When it came to the SB 1383 mandate, it wasn’t just simply an aspect of the law that we were implementing. It was how do we do this in partnership with our local communities, in partnership with our local government, and in partnership with the people who are actually going to be able to make the difference. I know you can hear the enthusiasm in my voice, but holy cow! When I got into government 26 years ago, I never knew I was going to have the ability to make that kind of impact.

With that said, when we talked to the food banks, the challenges are going from tier one, which is the major generators with a significant amount of food that you can collect, to tier two, which is this whole other level of generators that have much smaller amounts of food to collect. How can we make that economically feasible?

First, I want to recognize that, yes, this is challenging. Tier one is large food businesses like supermarkets donating unsold food and tier two is food businesses (like restaurants) donating mostly prepared food—and it’s all challenging because it’s brand new. We recognize that challenge, and again, having implemented tier one, we saw those challenges. I have every faith that if people come to the table willing to roll up their sleeves, they will be able to consistently implement this legislation.

Californians throw away 2.5 billion meals of still fresh and edible food every year. This gets to the importance of tier two, right?

It’s little changes in our lifestyle that result in not throwing those meals away. We recognize that for hotels, restaurants, larger venues and cafeterias, this is a slightly different way of conducting business. But it was a slightly different way for our grocers to conduct business in tier one. If you go to Raley’s, if you go to Safeway, if you go to Nugget, they all have unsold food donation programs in place today.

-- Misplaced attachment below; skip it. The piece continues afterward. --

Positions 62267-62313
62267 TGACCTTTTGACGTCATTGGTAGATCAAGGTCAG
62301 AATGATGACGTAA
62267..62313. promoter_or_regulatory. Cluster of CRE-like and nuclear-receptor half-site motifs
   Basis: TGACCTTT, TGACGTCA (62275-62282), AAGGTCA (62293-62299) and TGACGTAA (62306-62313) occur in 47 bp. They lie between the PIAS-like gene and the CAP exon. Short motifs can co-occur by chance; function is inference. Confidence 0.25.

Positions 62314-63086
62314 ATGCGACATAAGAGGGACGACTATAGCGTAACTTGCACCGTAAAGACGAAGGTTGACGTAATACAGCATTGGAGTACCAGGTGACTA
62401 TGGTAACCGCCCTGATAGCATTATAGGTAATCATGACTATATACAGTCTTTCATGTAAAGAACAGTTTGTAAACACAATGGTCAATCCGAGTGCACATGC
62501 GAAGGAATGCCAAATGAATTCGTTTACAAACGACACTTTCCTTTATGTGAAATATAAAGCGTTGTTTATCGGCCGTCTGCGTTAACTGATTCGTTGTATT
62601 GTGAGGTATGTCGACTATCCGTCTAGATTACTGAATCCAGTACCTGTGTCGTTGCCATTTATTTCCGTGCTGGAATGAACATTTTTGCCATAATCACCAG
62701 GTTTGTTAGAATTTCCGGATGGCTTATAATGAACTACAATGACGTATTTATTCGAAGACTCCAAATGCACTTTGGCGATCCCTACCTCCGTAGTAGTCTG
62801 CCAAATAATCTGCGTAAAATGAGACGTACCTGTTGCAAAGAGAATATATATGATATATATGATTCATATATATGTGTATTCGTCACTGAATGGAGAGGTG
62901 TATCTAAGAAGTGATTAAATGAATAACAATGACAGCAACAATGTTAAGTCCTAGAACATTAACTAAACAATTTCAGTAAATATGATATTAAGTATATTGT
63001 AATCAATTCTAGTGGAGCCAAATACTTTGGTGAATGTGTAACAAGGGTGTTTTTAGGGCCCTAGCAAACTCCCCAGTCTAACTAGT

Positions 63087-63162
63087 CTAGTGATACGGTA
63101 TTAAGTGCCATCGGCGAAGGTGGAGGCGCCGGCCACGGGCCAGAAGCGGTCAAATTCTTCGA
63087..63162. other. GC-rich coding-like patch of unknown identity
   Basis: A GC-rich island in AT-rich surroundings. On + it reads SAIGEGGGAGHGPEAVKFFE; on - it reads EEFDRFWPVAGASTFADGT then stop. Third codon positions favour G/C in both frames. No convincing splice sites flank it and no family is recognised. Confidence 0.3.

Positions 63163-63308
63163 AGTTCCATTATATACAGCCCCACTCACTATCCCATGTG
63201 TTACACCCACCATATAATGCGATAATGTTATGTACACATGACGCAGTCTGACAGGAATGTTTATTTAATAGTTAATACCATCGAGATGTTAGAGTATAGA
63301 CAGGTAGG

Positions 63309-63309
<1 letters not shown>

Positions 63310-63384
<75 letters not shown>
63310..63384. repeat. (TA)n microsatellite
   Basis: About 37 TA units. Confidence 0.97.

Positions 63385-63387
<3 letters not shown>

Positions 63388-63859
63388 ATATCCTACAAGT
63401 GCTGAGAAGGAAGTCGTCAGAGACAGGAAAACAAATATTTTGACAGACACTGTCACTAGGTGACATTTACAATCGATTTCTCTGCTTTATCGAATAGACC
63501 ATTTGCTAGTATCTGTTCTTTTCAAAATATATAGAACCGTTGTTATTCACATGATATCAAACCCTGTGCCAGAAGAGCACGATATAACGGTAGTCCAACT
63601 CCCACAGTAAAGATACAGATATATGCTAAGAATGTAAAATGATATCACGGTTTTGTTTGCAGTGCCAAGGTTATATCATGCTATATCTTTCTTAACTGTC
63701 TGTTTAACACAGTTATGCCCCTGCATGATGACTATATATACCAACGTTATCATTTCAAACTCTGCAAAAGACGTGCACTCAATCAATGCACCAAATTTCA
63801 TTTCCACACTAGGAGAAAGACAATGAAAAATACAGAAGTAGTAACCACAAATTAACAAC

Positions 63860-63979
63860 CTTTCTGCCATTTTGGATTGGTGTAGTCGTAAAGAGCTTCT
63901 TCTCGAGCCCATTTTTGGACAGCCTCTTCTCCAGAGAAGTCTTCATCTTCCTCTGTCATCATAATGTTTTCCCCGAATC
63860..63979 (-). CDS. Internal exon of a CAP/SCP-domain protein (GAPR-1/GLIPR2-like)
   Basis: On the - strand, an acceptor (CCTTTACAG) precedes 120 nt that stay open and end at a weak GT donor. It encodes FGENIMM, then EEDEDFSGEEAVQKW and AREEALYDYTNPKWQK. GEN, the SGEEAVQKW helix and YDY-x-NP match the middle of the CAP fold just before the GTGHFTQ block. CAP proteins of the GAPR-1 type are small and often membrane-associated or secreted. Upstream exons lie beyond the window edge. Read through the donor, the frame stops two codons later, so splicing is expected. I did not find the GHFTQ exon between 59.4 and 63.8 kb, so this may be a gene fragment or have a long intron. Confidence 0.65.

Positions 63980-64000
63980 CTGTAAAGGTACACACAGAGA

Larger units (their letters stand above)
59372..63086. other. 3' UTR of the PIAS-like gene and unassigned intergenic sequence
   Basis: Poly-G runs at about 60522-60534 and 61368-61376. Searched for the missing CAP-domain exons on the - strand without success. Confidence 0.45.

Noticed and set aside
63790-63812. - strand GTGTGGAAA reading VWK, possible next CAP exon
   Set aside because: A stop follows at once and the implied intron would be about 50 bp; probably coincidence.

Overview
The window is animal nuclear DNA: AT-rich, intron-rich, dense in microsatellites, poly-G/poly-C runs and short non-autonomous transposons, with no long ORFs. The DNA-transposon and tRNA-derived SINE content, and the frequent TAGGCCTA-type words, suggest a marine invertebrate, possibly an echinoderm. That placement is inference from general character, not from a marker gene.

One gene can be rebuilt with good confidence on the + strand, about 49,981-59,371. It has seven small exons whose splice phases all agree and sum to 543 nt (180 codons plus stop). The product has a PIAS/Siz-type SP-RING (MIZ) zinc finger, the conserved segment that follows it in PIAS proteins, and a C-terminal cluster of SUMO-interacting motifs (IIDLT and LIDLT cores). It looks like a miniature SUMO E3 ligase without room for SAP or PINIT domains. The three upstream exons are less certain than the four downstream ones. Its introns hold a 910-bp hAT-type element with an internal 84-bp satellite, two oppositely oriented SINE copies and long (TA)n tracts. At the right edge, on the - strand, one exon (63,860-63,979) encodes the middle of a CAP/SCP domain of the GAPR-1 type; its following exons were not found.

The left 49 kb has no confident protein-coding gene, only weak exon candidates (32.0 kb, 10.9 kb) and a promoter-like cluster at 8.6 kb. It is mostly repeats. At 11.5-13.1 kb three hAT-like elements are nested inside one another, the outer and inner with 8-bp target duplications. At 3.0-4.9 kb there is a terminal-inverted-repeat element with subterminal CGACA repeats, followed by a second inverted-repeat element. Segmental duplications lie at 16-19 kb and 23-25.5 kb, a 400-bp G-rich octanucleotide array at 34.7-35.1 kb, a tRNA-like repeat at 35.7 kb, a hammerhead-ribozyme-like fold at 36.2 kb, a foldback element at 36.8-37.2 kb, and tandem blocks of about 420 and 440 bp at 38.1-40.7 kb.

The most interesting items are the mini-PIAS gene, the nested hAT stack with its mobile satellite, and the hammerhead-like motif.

For me, in the newspaper business, we’d send a driver in to drop off papers. They could put 200 papers in certain places, 25 papers in other routes. So the cost difference was basically the same of putting in 200 papers or 25. That’s the concern I think a lot have with tier two. They like it, but is it going to be cost-effective?

So to your point, same truck driver, 200 papers or 25 papers. But if you’re delivering something other than just the 25 newspapers, maybe it becomes more cost-effective?

These are the kinds of challenges we’re going to have to work through. To go back to the purpose of this legislation, we have to reduce what we’re throwing away. We have to change what we’re doing. Part of this will be on the front end, just thinking about how much food we are purchasing and preparing. And how much are we throwing away. Can we do business in a way that creates less waste in the first place?

We’re producing educational documents for our retail partners and webinars where we can do peer-to-peer advice. It is, again, a slight shift in the way we think about how we conduct our day-to-day business, how we consume, that will make a huge difference.

I never want to underestimate the cost impact on restaurants, on hotels, etc. They’ve gone through a really difficult period, with the pandemic and the economic impact we’re feeling to this day. I’m not discounting that at all. What I’m saying is that I think there are still areas where we can make improvements that are truly cost-effective.

The first recommendation of the Little Hoover commission was on education—they were saying that it’s a priority to get people involved in understanding. Do you want to comment on that?